Mary ('Marie') Spartali was the daughter of the merchant and former Greek consul in London, Michael Spartali. Her sister, Christina, was also a model.
Spartali was a painter and model. She married William James Stillman (1828-1901), American journalist and landscape painter. They had three children. Her daughter, Effie, and her step-daughter Lisa were both artists, while her son Michael became an architect.
Spartali was introduced to the Pre-Raphaelite circle through the Ionides, who were keen patrons of the arts. She posed primarily for Dante Gabriel Rossetti, by whom she would be influenced artistically, and also Edward Burne-Jones. She also modelled for JW.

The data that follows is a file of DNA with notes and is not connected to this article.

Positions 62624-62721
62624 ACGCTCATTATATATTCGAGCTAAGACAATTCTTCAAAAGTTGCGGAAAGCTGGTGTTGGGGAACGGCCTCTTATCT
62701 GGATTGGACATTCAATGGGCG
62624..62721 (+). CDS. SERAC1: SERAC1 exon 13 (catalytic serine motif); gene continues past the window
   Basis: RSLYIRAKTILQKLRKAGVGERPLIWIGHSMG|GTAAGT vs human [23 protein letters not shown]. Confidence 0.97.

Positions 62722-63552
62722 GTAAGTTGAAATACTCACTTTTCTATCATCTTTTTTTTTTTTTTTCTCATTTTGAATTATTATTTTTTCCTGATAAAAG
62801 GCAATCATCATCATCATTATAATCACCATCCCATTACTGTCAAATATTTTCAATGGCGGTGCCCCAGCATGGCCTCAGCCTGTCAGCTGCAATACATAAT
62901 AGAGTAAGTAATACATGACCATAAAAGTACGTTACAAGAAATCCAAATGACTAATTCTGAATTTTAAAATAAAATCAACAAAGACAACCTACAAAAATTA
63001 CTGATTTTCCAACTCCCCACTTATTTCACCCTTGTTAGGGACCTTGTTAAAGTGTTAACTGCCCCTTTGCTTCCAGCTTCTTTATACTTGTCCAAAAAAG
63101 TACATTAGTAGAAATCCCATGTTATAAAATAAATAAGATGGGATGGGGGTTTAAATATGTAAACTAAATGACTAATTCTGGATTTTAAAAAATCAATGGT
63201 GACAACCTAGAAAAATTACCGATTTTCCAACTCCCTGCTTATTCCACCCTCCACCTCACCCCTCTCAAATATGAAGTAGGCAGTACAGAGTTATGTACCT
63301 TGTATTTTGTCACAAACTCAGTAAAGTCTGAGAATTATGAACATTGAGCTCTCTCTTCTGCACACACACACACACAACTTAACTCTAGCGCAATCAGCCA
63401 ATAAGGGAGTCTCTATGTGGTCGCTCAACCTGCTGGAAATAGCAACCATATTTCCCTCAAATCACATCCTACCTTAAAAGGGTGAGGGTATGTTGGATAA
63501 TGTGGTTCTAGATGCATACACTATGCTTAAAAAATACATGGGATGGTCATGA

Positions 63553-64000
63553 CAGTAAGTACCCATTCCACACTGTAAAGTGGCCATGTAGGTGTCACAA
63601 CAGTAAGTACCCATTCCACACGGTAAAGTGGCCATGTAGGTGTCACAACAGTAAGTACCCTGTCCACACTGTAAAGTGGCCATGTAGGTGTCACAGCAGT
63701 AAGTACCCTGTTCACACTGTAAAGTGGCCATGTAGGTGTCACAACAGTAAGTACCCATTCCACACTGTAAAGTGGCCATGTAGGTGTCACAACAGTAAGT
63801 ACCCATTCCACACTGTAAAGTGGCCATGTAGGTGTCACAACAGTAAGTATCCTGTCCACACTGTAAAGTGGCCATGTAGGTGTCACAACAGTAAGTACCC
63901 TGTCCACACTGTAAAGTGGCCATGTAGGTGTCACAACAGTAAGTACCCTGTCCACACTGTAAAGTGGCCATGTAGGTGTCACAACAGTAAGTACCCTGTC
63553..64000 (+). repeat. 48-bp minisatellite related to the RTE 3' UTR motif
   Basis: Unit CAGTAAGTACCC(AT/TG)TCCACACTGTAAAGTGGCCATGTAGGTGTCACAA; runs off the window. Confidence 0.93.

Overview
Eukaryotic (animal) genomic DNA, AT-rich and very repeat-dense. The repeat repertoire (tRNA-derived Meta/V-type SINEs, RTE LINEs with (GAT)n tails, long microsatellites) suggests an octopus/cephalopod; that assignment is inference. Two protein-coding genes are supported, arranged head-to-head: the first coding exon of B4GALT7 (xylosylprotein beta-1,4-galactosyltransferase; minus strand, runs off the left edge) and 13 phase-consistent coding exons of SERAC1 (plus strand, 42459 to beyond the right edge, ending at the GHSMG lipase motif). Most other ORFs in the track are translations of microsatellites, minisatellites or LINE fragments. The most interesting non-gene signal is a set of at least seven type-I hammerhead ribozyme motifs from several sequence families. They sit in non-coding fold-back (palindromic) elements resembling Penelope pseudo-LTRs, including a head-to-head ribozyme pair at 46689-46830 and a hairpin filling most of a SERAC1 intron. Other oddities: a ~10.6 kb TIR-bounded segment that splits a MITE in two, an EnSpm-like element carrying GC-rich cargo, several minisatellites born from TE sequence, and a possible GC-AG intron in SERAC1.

For several years, beginning in 1864, Spartali was a pupil of Ford Madox Brown. Julia Margaret Cameron often photographed her. She painted mostly in watercolour and was a talented colourist. Spartali's art was often inspired by medieval literature, although in her later career she focused on landscapes.
Spartali exhibited during the 1870s at the Royal Academy and at the Dudley and Grosvenor Galleries. She moved to Italy in 1875 with her husband, returning to England in 1898.
Maas, Jeremy, The Victorian Art World in Photographs, London, 1984; Elkan, Jenny, 'Spartali, Marie [Stillman, Mrs William James]',The Grove Dictionary of Art Online, ed. L. Macy, http://www.groveart.com (accessed 2003.19.08).